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COVID-19 Outbreak: 6 Breaking News Stories You Need to Know

We’ve sifted through hundreds of articles and pulled out the most important developments so you don’t have to.



COVID-19 Breaking News
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(TMU) — News about the novel coronavirus spreading throughout the United States and across the world is developing rapidly. It can be difficult and overwhelming to keep up with everything happening so we’ve sifted through hundreds of articles and pulled out what we feel are the most important developments so you don’t have to.

Here are six things you need to know about COVID-19!

Posted by Emma Leigh on Wednesday, March 4, 2020

Here are six huge breaking news events that you need to know about the global outbreak of COVID-19 and the novel coronavirus.

Seattle Becomes Ground Zero Overnight as New Cases Explode Across US

On Monday, March 2 the second COVID-19-linked death in the United States was announced. Seemingly overnight, that total increased to at least 10, two of which were declared retroactively.

A female in her 80s and a male in his 50s both died in Washington state on February 26 but were not linked to COVID-19 until March 3. All of the COVID-19 deaths in the United States so far have been in the Seattle area.

According to King County, those deaths include:

  • A female in her 80s, resident of LifeCare, never hospitalized, died at her family home on 2/26/20
  • A male in his 50s, resident of LifeCare, hospitalized at Harborview Medical Center and died on 2/26/20
  • A male in his 70s, a resident of LifeCare, hospitalized at EvergreenHealth in Kirkland. The man had underlying health conditions, and died 3/1/20
  • A female in her 70s, a resident of LifeCare, hospitalized at EvergreenHealth in Kirkland. The woman had underlying health conditions, and died 3/1/20
  • A male in his 70s, a resident of LifeCare, hospitalized at EvergreenHealth in Kirkland. The man had underlying health conditions, and died 3/1/20
  • A female in her 70s, a resident of LifeCare, hospitalized at EvergreenHealth in Kirkland. The woman had underlying health conditions, and died 3/1/20
  • A female in her 80s, hospitalized at EvergreenHealth in Kirkland. This person died on 3/1/20
  • A male in his 70s was hospitalized at EvergreenHealth. He had underlying health conditions and died on 2/29/20
  • A woman in her 70s, who was a resident of LifeCare in Kirkland, hospitalized at EvergreenHealth and died on 3/2/20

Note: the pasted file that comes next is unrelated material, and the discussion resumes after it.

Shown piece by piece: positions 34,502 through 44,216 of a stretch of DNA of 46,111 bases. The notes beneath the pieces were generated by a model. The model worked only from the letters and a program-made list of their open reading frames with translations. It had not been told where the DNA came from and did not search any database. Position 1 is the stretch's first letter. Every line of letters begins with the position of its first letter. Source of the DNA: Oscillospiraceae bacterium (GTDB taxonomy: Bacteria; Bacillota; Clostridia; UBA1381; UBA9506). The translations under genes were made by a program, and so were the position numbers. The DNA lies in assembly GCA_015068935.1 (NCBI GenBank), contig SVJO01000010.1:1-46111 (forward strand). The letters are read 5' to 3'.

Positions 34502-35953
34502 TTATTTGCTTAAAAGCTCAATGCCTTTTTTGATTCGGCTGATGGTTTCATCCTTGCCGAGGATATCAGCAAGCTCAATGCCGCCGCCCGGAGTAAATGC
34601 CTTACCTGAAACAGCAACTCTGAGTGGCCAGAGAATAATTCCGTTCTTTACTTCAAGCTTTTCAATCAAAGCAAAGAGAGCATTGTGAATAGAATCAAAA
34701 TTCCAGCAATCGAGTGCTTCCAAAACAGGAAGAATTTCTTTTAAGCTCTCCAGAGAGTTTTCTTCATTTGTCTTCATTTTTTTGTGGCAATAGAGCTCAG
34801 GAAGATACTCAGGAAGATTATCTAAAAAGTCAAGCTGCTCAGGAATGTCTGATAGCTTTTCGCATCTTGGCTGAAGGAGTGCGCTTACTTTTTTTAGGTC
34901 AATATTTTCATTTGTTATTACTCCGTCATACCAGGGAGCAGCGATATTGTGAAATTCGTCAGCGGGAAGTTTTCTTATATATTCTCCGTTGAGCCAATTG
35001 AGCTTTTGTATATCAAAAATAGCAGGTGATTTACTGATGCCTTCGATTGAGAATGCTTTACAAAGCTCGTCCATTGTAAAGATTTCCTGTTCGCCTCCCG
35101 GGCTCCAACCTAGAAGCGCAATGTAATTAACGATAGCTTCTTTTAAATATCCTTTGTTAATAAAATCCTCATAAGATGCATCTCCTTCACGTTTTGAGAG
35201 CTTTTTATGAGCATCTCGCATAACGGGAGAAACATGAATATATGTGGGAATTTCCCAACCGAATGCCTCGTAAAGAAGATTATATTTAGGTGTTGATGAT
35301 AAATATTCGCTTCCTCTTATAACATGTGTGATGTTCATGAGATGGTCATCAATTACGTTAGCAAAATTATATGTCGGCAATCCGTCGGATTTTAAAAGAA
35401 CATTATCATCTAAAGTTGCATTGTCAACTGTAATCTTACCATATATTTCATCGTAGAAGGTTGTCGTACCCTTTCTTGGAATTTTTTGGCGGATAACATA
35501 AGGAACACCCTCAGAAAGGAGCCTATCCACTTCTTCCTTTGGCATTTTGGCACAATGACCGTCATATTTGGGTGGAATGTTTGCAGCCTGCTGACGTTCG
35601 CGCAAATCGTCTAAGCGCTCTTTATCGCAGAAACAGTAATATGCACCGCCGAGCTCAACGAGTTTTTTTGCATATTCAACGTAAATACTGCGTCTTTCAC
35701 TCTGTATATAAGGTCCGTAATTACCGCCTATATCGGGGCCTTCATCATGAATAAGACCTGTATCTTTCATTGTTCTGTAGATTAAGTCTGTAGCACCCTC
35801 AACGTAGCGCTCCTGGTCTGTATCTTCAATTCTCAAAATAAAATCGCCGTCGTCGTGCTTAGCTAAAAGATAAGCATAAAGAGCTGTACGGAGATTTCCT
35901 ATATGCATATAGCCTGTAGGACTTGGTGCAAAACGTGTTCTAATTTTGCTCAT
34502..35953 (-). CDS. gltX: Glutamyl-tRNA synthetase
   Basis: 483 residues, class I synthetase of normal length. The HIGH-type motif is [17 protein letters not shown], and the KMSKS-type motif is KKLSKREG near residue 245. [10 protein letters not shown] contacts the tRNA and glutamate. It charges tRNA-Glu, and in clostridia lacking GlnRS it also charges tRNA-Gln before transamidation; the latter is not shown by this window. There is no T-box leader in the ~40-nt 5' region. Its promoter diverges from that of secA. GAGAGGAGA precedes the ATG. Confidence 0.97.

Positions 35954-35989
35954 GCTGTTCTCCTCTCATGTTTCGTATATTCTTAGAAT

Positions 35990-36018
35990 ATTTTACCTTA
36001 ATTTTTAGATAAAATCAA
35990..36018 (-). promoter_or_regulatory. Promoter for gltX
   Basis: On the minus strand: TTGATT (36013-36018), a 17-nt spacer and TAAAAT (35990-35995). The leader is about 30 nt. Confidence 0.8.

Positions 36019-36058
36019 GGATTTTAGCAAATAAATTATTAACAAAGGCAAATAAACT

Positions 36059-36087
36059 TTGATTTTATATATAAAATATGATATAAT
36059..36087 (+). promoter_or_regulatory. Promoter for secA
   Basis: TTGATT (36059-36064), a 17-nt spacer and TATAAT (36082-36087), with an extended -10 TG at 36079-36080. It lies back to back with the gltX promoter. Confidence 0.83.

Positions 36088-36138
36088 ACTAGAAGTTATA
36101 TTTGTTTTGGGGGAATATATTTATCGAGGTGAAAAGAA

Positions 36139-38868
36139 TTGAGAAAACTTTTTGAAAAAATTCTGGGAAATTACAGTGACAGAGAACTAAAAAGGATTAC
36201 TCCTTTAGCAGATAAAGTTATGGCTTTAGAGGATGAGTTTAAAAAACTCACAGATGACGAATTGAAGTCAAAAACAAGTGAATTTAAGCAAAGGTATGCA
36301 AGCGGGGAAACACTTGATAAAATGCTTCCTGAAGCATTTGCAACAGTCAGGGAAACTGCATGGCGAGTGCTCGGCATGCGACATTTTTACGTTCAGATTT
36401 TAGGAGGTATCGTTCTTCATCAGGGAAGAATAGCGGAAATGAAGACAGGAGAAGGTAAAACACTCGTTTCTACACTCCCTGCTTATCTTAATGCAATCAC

• A man in his 50s, who was hospitalized and died 2/28/20 at EvergreenHealth

However, the sister of a 54 year old Tacoma, WA man (former top aide in DC for a US senator) has announced his death due to COVID-19 in a Facebook post that has since been changed to private. He reportedly passed away Monday, March 2 and does not appear to be included in the tally above.

Also in Washington, an Amazon employee at one of the company’s Seattle offices has tested positive. According to Amazon, “The employee went home feeling unwell on Tuesday, February 25 and has not entered Amazon offices since that time.”

The U.S. Department of Homeland Security (DHS) closed their Washington office on Tuesday, according to DHS Secretary Chad Wolf.

King County, the county in which Seattle is located, has announced plans to purchase a motel to house coronavirus patients. King County also plans to use modular housing for this purpose.

Meanwhile, first responders and medical staff are testing positive for the virus.

Iran Looks Just Like China Did

Shocking leaked footage shows bodies piling up at a local morgue in Qom, Iran, said to be victims of the country’s spiraling COVID-19 outbreak.

As of Tuesday, Iranian health officials announced 2,336 total cases and 77 dead.

On Tuesday, Iran put its armed forces on alert as the virus spread throughout the country, even infecting and killing members of parliament. There are now 23 COVID-19 cases among Iranian parliament members.

Ayatollah Ali Khamenei gave the green light to mobilize 300,000 soldiers and volunteers.

Expediency Council member Mohammad Mirmohammadi, an advisor to Iran’s supreme leader, died on Monday.

WHO Sounds Alarm on Death Rate, Recommends China’s Containment Measures

The World Health Organization (WHO) now estimates the COVID-19 death rate to be 3.4 percent—higher than previous estimates.

The WHO previously praised China’s efforts in dealing with the novel coronavirus and is now recommending the aggressive containment measures used.

According to a tweet from CBC, WHO “has examined the data and believes the decline in coronavirus cases in China since the end of last month is real. The agency says with similar aggressive containment measures, other countries could also see a decline.

WHO has called on both industry leaders and governments to boost the manufacture of protective gear by 40 percent.

According to the UN, “some 89 million medical masks, 76 million examination gloves and 1.6 million goggles will be needed for the COVID-19 response every month while the epidemic lasts.”

Thus far, the organization has “supplied around half a million sets of protective equipment to 47 affected countries, but these supplies are rapidly running out.”

US Military Prepares for Medical Martial Law